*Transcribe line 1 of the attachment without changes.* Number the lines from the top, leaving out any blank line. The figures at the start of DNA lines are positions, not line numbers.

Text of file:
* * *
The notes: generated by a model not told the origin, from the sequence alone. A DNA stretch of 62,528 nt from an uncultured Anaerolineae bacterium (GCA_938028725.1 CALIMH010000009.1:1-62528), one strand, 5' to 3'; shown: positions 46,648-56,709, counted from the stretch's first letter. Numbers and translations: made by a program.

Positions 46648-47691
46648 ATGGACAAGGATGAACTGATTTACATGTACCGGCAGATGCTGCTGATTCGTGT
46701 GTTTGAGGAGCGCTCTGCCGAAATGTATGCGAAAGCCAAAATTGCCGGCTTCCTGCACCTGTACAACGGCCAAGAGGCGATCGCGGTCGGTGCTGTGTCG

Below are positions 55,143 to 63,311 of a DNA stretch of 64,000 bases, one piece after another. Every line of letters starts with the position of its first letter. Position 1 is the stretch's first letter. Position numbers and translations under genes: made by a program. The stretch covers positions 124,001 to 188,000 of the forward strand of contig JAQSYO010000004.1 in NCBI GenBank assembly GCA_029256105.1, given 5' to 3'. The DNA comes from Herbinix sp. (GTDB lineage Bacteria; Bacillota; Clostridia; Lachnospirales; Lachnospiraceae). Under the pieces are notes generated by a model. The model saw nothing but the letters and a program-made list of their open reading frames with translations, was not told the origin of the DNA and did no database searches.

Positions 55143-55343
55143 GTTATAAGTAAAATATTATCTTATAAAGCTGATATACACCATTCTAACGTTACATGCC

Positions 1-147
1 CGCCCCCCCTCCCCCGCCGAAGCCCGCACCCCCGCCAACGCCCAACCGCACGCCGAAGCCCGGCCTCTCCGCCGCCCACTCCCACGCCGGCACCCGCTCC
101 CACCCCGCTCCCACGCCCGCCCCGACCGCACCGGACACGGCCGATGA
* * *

The notes: generated by a model not told the origin, from the sequence alone. A DNA stretch of 62,528 nt from an uncultured Anaerolineae bacterium (GCA_938028725.1 CALIMH010000009.1:1-62528), one strand, 5' to 3'; shown: positions 46,648-56,709, counted from the stretch's first letter. Numbers and translations: made by a program.